Those who say Notre Dame's appearance in the Pinstripe Bowl is utterly meaningless are speaking in absolute falsehoods.
Yes, those detractors are correct in their stance that regressing from an appearance in the BCS National Championship Game to playing in a mid-tier bowl game isn't the exact definition of ideal for head coach Brian Kelly's program, but this final game played in the current calendar year surely does possess an added significance.
With former starting quarterback Everett Golson having been readmitted to the university, the Irish, while they won't look ahead, are certainly using the bowl game as a launching pad into next season.
It will be the prologue of a 2014 season that will begin with fans fully expecting Notre Dame to be in the thick of the College Football Playoff race and, at the very least, secure a BCS bowl bid should the Irish fail to finish as one of the nation's top four teams (only those four teams qualify for the playoff).
Those are certainly lofty expectations, expectations Kelly hasn't become accustomed to.
For a point of reference, look back to Notre Dame's 33-17 victory against Miami in the 2010 Sun Bowl, Kelly's first postseason victory during his tenure in South Bend, Ind.
During the press conference following that triumph, Kelly was openly and willingly discussing the program's desired elevation going into the 2011 season, via Brian Hamilton of the Chicago Tribune.
"I think you'll see a huge difference in Year 2," Kelly said.
There's no doubt the former Cincinnati head coach's mind had been thinking long term during practices and games leading up to that Sun Bowl victory. In essence, it served as an opportunity for the program to reach its desired destination: the BCS.
While the following season ended in another 8-5 disappointment, the Irish were a few unfortunate bounces from finishing with 10 wins and securing a BCS bowl bid.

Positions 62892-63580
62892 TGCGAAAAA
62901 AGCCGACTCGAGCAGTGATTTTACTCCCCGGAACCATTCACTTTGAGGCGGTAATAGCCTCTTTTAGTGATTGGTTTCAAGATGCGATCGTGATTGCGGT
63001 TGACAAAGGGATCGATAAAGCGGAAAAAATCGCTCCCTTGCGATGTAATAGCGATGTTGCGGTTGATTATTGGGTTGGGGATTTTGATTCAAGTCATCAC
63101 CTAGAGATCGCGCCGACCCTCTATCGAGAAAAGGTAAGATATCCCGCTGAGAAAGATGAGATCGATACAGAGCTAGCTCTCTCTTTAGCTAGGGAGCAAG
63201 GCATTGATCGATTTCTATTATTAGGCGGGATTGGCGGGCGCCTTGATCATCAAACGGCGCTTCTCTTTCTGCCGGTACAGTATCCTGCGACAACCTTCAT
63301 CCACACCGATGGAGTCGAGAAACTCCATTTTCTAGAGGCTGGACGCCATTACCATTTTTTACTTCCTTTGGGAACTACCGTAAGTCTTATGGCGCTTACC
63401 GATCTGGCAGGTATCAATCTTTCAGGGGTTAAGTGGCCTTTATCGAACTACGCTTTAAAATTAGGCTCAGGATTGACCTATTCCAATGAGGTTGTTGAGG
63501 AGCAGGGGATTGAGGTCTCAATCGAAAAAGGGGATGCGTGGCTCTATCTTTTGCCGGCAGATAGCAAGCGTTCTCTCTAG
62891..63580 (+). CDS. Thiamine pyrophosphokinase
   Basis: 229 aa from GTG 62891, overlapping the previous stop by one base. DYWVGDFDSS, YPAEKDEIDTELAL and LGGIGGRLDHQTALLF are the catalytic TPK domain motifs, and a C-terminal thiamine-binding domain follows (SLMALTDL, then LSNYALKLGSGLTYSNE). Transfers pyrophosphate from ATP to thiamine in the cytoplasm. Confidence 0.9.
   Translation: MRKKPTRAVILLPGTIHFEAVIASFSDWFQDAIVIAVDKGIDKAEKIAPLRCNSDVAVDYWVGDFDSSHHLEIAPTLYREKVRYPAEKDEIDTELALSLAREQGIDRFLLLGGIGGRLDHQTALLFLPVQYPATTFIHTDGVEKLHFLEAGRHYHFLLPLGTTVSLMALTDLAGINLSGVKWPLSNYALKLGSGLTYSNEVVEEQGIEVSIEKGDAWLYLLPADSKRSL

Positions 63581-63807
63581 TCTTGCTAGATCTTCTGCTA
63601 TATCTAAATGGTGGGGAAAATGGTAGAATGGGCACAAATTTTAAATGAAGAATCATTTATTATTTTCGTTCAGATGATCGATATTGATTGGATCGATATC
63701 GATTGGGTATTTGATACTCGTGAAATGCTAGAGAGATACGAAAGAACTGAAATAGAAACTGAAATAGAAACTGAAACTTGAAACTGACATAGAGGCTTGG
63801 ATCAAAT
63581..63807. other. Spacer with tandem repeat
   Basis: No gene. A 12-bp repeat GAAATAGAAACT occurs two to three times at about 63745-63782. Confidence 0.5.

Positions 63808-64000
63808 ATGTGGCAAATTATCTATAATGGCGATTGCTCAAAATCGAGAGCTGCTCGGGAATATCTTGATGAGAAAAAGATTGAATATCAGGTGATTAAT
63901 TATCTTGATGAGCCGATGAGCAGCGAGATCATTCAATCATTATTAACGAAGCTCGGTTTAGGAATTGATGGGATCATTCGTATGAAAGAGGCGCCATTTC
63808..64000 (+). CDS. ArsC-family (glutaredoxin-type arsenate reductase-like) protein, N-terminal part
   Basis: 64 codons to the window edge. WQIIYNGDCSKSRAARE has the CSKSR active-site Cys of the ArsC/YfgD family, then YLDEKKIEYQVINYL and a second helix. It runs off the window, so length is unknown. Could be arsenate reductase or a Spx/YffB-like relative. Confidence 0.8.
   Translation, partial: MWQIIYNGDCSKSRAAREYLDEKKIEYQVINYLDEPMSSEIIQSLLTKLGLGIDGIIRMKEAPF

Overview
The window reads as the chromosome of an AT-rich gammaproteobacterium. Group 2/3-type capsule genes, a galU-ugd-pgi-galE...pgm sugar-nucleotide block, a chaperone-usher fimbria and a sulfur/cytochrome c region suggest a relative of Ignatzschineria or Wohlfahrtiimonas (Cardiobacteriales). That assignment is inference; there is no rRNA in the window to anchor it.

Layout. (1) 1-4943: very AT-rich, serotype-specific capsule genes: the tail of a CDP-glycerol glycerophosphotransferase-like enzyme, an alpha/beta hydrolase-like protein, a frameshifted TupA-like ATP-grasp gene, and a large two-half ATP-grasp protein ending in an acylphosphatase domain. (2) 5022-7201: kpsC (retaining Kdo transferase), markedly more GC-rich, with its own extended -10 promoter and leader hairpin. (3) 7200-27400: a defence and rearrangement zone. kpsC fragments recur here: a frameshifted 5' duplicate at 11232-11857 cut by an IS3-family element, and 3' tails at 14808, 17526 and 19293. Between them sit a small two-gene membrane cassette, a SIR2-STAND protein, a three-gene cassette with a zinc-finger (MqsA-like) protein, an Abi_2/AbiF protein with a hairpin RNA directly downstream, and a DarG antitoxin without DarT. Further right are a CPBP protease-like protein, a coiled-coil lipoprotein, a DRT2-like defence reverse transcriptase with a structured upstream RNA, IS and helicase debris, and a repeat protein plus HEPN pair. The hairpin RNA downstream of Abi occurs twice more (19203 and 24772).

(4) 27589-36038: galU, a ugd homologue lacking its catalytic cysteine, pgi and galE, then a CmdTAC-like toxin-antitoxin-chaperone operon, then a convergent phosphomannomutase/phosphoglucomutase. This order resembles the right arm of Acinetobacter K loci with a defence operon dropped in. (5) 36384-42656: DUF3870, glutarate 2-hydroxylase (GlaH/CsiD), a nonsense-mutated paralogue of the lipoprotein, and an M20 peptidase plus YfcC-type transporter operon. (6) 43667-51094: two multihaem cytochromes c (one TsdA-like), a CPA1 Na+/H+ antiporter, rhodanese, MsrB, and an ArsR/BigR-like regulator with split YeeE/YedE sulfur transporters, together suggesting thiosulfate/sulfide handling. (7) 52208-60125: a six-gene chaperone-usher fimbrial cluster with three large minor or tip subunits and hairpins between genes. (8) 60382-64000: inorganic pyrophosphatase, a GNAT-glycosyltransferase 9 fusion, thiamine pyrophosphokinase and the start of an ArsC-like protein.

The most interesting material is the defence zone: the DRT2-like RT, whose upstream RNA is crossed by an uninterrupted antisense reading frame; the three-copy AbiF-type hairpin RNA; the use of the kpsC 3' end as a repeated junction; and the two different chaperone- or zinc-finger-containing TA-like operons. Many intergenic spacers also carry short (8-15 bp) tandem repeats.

Despite the end result of that 2011 season, the improvement of the program and individual players was evident.
A prime example was former running back Jonas Gray, who freed himself from the "forgotten" level of the depth chart to, perhaps, Notre Dame's most consistent running back. The Detroit, Mich., native ended up finishing the 2011 season with 791 net rushing yards and 12 touchdowns after having been an afterthought during the 2010 season.
The Irish's 15 allotted bowl practices, along with the bowl game itself, were a time for players such as Gray to hone their craft and set themselves up for a monstrous following season.
An identical scenario is currently playing out with a slew of players on the roster, perhaps most notably being freshman receiver Torii Hunter Jr.
The son of the Detroit Tigers' outfielder and future Hall of Famer, Torii Sr., the younger Hunter has been beyond impressive during the Irish's initial Pinstripe Bowl practices, per Tim Prister of IrishIllustrated.com.
Will Notre Dame be an improved team in 2014?
"He's a good kid," Kelly said. "He's a pretty good player. That's all I'll tell you. He hasn't caught a (touchdown) pass, but you're going to be talking about him. He's a pretty good player."
Hunter Jr. likely isn't the only player impressing Kelly and the Irish coaching staff on a daily basis, which makes looking ahead to the 2014 season so enticing for fans.
With loaded units at every skill position, along with the return of Golson and the development of freshman quarterback Malik Zaire, Notre Dame possesses the potential to be a wildly exciting team to watch once the calendar flips to August.